Felis catus
and Felis silvestris
Felis silvestris
are two species within the genus Felis. Felis
Felis
is a genus within the family Felidae.The composition of a genus is determined by a taxonomist. The standards for genus classification are not strictly codified, so different authorities often produce different classifications for genera
[...More...]

"Genus" on:
Wikipedia
Google
Yahoo

picture info

Lagenaria
Lagenaria
Lagenaria
is a genus of gourd-bearing vines in the squash family (Cucurbitaceae). Lagenaria
Lagenaria
contains six species, all of which are indigenous to tropical Africa.[1] The best-known species, the bottle gourd, L. siceraria, has been domesticated by humans, and has spread beyond Africa. The other species are not cultivated.[1] The gourds of the various species may be harvested young and used as a vegetable. More commonly, the gourds are harvested mature, then dried, and used in making utensils (including musical instruments and containers). Gourds of L. siceraria have been used to store water and other liquids since ancient times
[...More...]

"Lagenaria" on:
Wikipedia
Google
Yahoo

picture info

Citrullus Colocynthis
Citrullus
Citrullus
colocynthis, with many common names including colocynth,[2] bitter apple,[2] bitter cucumber,[2] desert gourd,[citation needed] egusi,[3] vine of Sodom,[2] or wild gourd,[2] is a desert viny plant native to the Mediterranean Basin
Mediterranean Basin
and Asia, especially Turkey (especially in regions such as İzmir), and Nubia. It resembles a common watermelon vine, but bears small, hard fruits with a bitter pulp
[...More...]

"Citrullus Colocynthis" on:
Wikipedia
Google
Yahoo

picture info

Cultivar
The term cultivar[nb 1] most commonly refers to an assemblage of plants selected for desirable characters that are maintained during propagation. More generally, cultivar refers to the most basic classification category of cultivated plants in the International Code of Nomenclature for Cultivated Plants (ICNCP). Most cultivars arose in cultivation, but a few are special selections from the wild. Popular ornamental garden plants like roses, camellias, daffodils, rhododendrons, and azaleas are cultivars produced by careful breeding and selection for floral colour and form. Similarly, the world's agricultural food crops are almost exclusively cultivars that have been selected for characters such as improved yield, flavour, and resistance to disease, and very few wild plants are now used as food sources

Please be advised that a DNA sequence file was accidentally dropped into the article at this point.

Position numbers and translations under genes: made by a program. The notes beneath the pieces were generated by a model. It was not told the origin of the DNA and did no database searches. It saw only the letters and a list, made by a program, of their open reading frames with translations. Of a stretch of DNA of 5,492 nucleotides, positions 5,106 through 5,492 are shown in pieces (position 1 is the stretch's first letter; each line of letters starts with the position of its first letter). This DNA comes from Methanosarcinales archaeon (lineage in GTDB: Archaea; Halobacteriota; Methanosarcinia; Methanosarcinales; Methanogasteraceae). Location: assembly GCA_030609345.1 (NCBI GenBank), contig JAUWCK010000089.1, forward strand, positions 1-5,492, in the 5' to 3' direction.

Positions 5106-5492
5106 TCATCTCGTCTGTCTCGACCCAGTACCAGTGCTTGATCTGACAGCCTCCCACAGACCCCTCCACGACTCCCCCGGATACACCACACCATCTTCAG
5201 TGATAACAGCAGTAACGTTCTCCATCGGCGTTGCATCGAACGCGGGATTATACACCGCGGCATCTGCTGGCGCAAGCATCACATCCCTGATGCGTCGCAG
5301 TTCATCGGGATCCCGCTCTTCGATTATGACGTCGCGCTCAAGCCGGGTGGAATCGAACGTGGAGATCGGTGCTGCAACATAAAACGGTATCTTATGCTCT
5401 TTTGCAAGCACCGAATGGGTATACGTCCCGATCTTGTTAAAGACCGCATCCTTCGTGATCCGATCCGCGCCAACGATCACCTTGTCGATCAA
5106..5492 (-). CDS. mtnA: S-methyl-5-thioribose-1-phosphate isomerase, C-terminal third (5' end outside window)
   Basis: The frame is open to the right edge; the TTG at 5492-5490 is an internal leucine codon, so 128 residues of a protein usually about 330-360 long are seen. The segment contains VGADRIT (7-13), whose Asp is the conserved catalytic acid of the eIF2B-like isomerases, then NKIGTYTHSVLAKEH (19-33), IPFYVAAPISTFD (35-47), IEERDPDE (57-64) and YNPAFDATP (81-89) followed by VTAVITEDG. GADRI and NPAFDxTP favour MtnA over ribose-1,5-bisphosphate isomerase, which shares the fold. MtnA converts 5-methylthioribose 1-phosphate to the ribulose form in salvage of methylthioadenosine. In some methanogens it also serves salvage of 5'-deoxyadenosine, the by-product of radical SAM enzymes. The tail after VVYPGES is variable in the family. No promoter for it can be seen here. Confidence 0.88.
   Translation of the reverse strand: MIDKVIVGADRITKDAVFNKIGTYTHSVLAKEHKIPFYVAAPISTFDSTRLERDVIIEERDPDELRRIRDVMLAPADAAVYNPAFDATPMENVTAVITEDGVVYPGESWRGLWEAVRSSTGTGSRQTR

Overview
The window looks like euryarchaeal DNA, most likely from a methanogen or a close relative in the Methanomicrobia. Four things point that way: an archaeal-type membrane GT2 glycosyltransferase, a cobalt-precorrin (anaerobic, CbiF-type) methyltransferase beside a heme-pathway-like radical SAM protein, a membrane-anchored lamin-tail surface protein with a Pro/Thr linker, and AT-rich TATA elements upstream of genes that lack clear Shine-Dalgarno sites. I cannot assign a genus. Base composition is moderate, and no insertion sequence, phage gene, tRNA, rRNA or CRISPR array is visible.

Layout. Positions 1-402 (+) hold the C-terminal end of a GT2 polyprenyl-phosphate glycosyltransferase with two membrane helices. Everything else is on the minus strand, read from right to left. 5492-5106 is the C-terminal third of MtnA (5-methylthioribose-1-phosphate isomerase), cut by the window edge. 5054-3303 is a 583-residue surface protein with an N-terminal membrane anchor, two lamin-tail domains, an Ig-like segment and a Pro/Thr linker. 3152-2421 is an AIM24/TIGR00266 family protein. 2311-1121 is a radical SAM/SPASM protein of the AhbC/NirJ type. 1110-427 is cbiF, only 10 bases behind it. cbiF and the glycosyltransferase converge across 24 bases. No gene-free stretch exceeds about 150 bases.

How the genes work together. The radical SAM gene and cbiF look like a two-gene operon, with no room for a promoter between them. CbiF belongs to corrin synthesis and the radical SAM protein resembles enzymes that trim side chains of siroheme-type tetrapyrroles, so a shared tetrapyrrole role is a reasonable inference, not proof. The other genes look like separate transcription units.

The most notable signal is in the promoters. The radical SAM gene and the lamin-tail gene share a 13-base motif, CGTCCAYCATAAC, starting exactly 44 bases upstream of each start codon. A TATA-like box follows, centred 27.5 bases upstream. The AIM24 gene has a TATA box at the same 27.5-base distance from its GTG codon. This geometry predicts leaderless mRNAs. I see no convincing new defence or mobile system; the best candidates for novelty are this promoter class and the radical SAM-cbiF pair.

[...More...]

"Cultivar" on:
Wikipedia
Google
Yahoo

picture info

Cucurbita Ficifolia
Cucurbita
Cucurbita
ficifolia is a species of squash, grown for its edible seeds, fruit, and greens.[2] It has many common names in English such as the fig-leaf gourd, Malabar gourd, black seed squash, and cidra. Although it is closely related to other squashes in its genus, such as the pumpkin, it shows considerable biochemical difference from them and does not hybridize readily with them.Contents1 Common names in English 2 Common names in other languages 3 Description 4 Origin and distribution 5 Cultivation 6 Uses 7 References 8 External linksCommon names in English[ed
[...More...]

"Cucurbita Ficifolia" on:
Wikipedia
Google
Yahoo

picture info

Cucurbita Andreana
Cucurbita
Cucurbita
andreana is a plant species of the genus Cucurbita,[1][2] since 1982 in the rank of a C. maxima subspecies, C. maxima subsp. andreana, the wild relative of C. maxima subsp. maxima cultivated subspecies. It is native to Argentina
Argentina
and Uruguay. C. andreana fruits are smaller and not palatable, those of C. maxima (or C. maxima subsp. maxima) are bigger and palatable.[2] The species Cucurbita
Cucurbita
maxima originated in South America from wild C. andreana over 4,000 years ago.[3] The two species hybridize quite readily but have noticeably different calcium levels.[4] C. andreana has yellow flowers and bright green striped fruit. It prefers full sun and well drained soil. Extrafloral nectaries are present in C. maxima but not necessarily in C